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Iran nuclear talks' key players converge at UN General Assembly

The Iran deal’s negotiators are in town for the United Nations summit, but expectations are low that the diplomatic flurry will produce a breakthrough.
French President Emmanuel Macron (L) holds a bilateral meeting with Iranian President Ebrahim Raisi.

NEW YORK — Not since Vienna served as the venue for negotiations early last month have the key players to the Iranian nuclear agreement been in the same city. This week, many of them will be in New York, where any signs of contact will be closely watched for hints of progress in the stalled talks.

A day after his arrival to attend the UN General Assembly, Iranian President Ebrahim Raisi met Tuesday with French President Emmanuel Macron in what marked Raisi's first face-to-face meeting with the leader of a major Western country since his election in June 2021. 

Raisi also sat down Tuesday with European Council President Charles Michel. Those in attendance for their meeting included European Union foreign policy chief Josep Borrell, EU nuclear talks coordinator Enrique Mora and chief Iranian nuclear negotiator Ali Bagheri Kani. 

Efforts to revive the tattered nuclear pact have reached a stalemate, and sources familiar with the negotiations between Iran and world powers were downbeat that diplomatic contacts on the sidelines of the UN summit would yield a breakthrough on the agreement, known as the Joint Comprehensive Plan of Action (JCPOA).

Prior to the Iranian delegation's arrival in New York, Iranian Foreign Ministry spokesman Nasser Kanaani told reporters Monday that he wouldn’t “rule out the possibility” of Tehran's representatives meeting with the non-US signatories to the nuclear deal.

French nuclear negotiator Philippe Errera and Rafael Grossi, head of the International Atomic Energy Agency (IAEA), are also in New York. The lead British negotiator, Stephanie Al-Qaq, is in Tehran.

The Iranian delegation has taken up residence at the Millennium Hotel, less than a mile away from the Americans’ home base for the week, the Lotte New York Palace. 

But US Special Envoy for Iran Robert Malley is not expected to have any interactions with Iranian officials during his stay in New York. Throughout nearly a year and a half of on-and-off negotiations, the Iranian side has refused to talk directly with US officials and says that will remain the case this week. 

On Monday, Malley met with Iraqi Foreign Minister Fuad Hussein and Qatari Foreign Minister Mohammed bin Abdulrahman Al Thani and will meet with counterparts of other partners and allies throughout the week, including from France, Germany and the United Kingdom, a State Department spokesperson told Al-Monitor on Tuesday.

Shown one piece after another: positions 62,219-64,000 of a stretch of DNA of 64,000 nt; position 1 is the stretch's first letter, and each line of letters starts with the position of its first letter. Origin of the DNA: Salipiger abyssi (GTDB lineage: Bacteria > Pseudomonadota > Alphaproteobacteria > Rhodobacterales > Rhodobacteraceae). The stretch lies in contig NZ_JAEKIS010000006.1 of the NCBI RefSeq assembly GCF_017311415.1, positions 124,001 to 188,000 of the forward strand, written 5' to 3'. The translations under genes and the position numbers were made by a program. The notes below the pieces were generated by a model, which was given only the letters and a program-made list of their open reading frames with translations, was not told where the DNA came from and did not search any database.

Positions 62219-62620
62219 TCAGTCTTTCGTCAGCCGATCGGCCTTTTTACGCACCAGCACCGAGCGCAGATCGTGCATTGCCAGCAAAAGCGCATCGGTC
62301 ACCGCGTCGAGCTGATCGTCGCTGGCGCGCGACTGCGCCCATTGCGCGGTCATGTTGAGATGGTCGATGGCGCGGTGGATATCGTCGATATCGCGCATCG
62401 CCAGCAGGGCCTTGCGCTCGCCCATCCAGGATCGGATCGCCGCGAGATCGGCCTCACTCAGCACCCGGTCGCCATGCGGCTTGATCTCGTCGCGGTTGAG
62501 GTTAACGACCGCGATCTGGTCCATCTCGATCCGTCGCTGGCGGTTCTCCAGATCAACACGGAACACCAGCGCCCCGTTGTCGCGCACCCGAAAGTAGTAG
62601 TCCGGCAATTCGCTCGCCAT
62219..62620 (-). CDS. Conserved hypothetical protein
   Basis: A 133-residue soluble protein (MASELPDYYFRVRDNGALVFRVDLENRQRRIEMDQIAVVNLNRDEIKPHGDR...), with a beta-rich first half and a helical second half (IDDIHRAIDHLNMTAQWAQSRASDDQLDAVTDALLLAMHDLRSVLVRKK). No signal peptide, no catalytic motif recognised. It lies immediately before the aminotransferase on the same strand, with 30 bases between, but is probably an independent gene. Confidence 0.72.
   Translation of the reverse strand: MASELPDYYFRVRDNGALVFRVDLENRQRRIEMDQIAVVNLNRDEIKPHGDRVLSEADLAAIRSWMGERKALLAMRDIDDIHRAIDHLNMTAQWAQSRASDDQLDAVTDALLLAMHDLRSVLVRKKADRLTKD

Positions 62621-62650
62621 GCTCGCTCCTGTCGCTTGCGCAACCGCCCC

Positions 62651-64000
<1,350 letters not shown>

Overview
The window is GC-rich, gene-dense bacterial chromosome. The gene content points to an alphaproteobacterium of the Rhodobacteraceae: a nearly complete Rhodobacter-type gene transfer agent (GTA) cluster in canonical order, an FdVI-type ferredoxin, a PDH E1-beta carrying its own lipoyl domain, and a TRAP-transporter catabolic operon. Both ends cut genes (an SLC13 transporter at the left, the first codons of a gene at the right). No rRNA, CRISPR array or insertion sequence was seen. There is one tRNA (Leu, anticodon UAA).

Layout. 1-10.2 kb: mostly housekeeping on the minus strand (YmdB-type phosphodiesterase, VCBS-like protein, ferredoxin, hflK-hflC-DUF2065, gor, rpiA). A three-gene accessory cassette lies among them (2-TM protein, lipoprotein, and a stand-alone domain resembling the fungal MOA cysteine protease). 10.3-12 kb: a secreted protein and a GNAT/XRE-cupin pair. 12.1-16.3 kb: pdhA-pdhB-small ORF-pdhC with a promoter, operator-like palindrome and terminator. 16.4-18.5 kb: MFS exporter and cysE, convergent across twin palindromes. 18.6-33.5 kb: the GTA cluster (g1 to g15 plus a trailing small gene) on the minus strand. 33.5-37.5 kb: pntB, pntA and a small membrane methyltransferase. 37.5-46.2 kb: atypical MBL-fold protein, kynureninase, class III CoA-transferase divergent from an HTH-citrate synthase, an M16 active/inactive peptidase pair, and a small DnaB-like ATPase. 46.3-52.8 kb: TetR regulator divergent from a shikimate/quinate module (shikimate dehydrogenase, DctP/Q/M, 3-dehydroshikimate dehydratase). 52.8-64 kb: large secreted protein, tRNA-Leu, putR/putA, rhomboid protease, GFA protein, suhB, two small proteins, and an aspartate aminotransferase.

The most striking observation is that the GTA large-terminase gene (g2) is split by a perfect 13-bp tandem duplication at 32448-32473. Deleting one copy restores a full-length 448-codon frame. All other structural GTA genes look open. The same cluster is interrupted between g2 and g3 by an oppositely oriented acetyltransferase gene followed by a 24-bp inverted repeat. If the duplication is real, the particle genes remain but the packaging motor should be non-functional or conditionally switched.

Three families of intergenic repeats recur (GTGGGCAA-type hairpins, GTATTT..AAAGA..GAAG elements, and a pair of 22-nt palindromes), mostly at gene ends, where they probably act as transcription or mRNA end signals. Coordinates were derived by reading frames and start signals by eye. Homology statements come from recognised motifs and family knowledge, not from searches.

“The United States will continue to pursue JCPOA talks as long as we believe doing so is in the interest of US national security, but the administration, along with our allies, is preparing equally for scenarios with and without a mutual return to full implementation of the JCPOA,” the spokesperson added. 

For more than a month, the United States and Iran have been exchanging feedback on what the European Union described as a “final text” to revive the JCPOA. In a significant setback, Iran proposed changes in its response late last month that the Biden administration called a step “backward.”  

Among the remaining sticking points is Tehran’s demand that the IAEA close its probe into uranium traces discovered at three of its undeclared nuclear sites. Iran is also seeking guarantees that the next administration will not abandon the nuclear pact, a point Raisi made clear in a “60 Minutes” interview broadcast Sunday night. 

“Neither the US nor Iran are in the mood to show flexibility right now,” said the International Crisis Group’s Ali Vaez, who closely follows the negotiations. 

“The former doesn't want a political firestorm in Congress ahead of midterms, while the latter doesn't want to signal that unrest in Iran has compelled it to back down,” he said. 

Raisi's planned address to the UN General Assembly on Wednesday comes against the backdrop of violent protests over the death of Mahsa Amini, a 22-year-old Kurdish woman beaten by morality police enforcing the country’s strict hijab rules in Tehran.

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